The end of one decade and the start of another gives pause to our publisher – Josh Fanning – to reflect on what's changed here and what the city needs if we're going to continue making progress here.
Letter from our publisher: Ten years making magazines (and two making sandwiches)
Tomorrow, Friday 20 December, CityMag’s digital editor, Johnny von Einem and I are going to make you a sandwich, if you’ll let us.
No, this is not a metaphor (that’ll come later in this letter). Tomorrow from 12 midday Johnny and I will be at Lucia’s Fine Foods in the Adelaide Central Market making reuben sandwiches for anyone who wants one.
One Day Only!
CityMag’s Reuben Sandwich
Lucia’s Fine Foods
Shop 3 Central Western Mall Adelaide Central Market
Friday 20 December
From 12 midday
We’ve been reporting on Adelaide’s best reuben sandwich with an evolving list of venues and their take on a sandwich made famous by a Jewish deli in New York City. What I’ve failed to reveal before now is that I used to make sandwiches for a living.
When Farrin Foster and I launched CityMag seven years ago, it was from a hybrid office / specialty magazine store / café – just off Hindley Street – called Magazine Gallery.
The Reuben was our best seller.
CityMag is making sandwiches at Lucia’s tomorrow because Simon Bugeja liked the idea and Tom Parbs said he’d make it happen. Back in 2013 we actually paid Tom to work in Magazine Gallery one day a week so Farrin and I could have a whole day just being journalists for CityMag.
The decade of 2010-2019 is summed up by this sandwich in a lot of ways for me.
In the beginning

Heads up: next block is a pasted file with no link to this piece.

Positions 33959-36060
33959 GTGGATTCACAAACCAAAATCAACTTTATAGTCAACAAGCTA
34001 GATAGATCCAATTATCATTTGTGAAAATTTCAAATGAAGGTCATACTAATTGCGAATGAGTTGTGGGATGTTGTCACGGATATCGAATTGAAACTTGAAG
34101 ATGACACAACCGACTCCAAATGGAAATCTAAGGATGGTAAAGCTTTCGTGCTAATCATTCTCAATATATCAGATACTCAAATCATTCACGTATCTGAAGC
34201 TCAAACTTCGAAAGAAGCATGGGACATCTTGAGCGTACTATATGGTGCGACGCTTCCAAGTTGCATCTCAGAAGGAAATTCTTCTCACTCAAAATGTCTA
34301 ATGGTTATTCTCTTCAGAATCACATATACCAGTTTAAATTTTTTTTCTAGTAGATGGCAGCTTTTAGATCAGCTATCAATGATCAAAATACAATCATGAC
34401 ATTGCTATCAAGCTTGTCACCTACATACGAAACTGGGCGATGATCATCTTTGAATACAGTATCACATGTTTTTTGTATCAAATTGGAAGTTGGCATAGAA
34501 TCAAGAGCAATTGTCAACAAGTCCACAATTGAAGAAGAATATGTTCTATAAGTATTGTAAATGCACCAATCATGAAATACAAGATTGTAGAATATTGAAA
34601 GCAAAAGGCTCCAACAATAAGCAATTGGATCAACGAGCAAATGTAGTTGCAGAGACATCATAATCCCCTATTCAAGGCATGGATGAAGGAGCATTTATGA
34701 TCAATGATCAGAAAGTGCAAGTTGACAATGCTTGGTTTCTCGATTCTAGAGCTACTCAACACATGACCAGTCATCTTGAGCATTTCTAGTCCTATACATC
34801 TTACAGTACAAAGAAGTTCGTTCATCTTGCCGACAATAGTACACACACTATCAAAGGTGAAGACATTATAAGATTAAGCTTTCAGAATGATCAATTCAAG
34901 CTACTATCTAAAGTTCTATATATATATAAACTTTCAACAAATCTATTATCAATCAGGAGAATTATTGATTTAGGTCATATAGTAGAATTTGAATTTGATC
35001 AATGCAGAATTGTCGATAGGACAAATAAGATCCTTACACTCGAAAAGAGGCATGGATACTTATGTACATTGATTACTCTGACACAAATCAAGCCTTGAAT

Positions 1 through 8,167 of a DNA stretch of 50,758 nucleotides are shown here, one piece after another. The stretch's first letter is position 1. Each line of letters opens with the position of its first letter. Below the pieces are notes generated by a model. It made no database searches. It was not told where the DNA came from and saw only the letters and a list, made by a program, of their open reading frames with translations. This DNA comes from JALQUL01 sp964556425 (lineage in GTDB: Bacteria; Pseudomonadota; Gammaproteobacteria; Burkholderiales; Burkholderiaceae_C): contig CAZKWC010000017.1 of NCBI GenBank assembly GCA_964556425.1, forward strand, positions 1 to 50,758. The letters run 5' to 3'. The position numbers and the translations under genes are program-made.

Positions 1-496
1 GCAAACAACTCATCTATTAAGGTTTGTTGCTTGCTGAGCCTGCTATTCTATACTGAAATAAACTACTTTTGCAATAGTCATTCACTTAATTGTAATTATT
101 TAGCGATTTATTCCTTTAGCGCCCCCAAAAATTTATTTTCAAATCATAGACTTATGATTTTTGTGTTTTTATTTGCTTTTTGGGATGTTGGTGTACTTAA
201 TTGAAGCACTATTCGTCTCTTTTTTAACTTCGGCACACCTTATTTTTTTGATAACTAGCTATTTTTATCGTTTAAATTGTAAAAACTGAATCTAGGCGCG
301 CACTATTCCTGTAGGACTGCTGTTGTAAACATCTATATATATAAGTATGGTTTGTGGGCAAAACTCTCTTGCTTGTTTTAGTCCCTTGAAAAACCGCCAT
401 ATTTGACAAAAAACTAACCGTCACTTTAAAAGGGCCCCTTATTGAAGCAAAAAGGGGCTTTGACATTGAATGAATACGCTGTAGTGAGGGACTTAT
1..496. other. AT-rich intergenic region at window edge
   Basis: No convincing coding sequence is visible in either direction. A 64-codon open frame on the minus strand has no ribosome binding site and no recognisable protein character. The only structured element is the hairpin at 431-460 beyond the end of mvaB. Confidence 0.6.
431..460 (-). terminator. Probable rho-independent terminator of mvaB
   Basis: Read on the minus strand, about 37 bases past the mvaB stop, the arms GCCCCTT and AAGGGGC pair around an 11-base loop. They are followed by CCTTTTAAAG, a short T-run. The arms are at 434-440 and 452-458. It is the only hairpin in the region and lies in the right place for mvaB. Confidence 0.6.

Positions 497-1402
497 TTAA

In 2010, Peel Chambers had a sign on the front of the building, and the ‘L’ in ‘Peel’ had been scrubbed off the plaque by some sort of reverse graffiti genius.
I know this, because my first ever commercial lease was on the ground floor of that building (2008-2009) in a space that had previously been used to store other tenants’ bins.
Peel Street was very much, “off Hindley” back in 2010. It was dimly lit and it was a place for men (and a few women) to relieve themselves of the burden of what they’d consumed on our city’s neon-soaked strip. Hence, ‘Pee Chambers‘.
In 2019 Peel Street has festoon lighting, is closed to traffic, and full of people living their one life to its fullest.
In 2009 Clever Little Tailor was a bondage and corset shop called Dragons Blood Creations and it smelt dank and musty inside.
I only went inside Dragons Blood Creations because the first photographer I ever worked with – the incredibly talented artist, Harmony Nicholas – worked there (well before Netflix and Game of Thrones made dragons cool for the masses).
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A magazine now mostly forgotten and lost to time, Merge briefly emerged in the late 2000s as Adelaide’s single shaky voice of youth culture, art and politics. Now you can own this somewhat dubious part of local publishing history in convenient t-shirt form. Link in bio! . . . #rtd #rtdscreenprinting #redtomatodesign #printbyhand #deathtomachines #screenprinting #tees #ecofriendly #permaset #screenprint #acreativeadl
When I started my first magazine (Merge) in partnership with fellow journalism graduate and illustrator, Owen Lindsay and graphic designer Tommaso Pascale in 2007, I didn’t know I needed photographers.
To call us naïve would be a massive understatement.
If we had have known how much time, energy and money establishing a magazine would suck out of us – we absolutely never would have done it.
Across the ensuing decade though, we grew up, we learnt and we listened, we mimicked, and we found our own voice. We sold Merge Magazine in 2008 to a British expat who funded a lot of our education. Merge shuttered as a result of the Global Financial Crisis in 2009, but we kept a head of steam and launched another magazine – Collect – in 2010.
The Collect era
Collect was made in Adelaide and sold in more than 15 countries around the world. It had absolutely no business model, except the ambition of myself and co-founder of Collect, Adam Johnson (who’s just had a baby with longterm partner Annie MacRae – congrats!) to give context to the good things going on in Adelaide, with the good things going on around the world.
Adelaide could never compare itself to New York, but we could certainly compare Coffee Branch with any café in the Big Apple.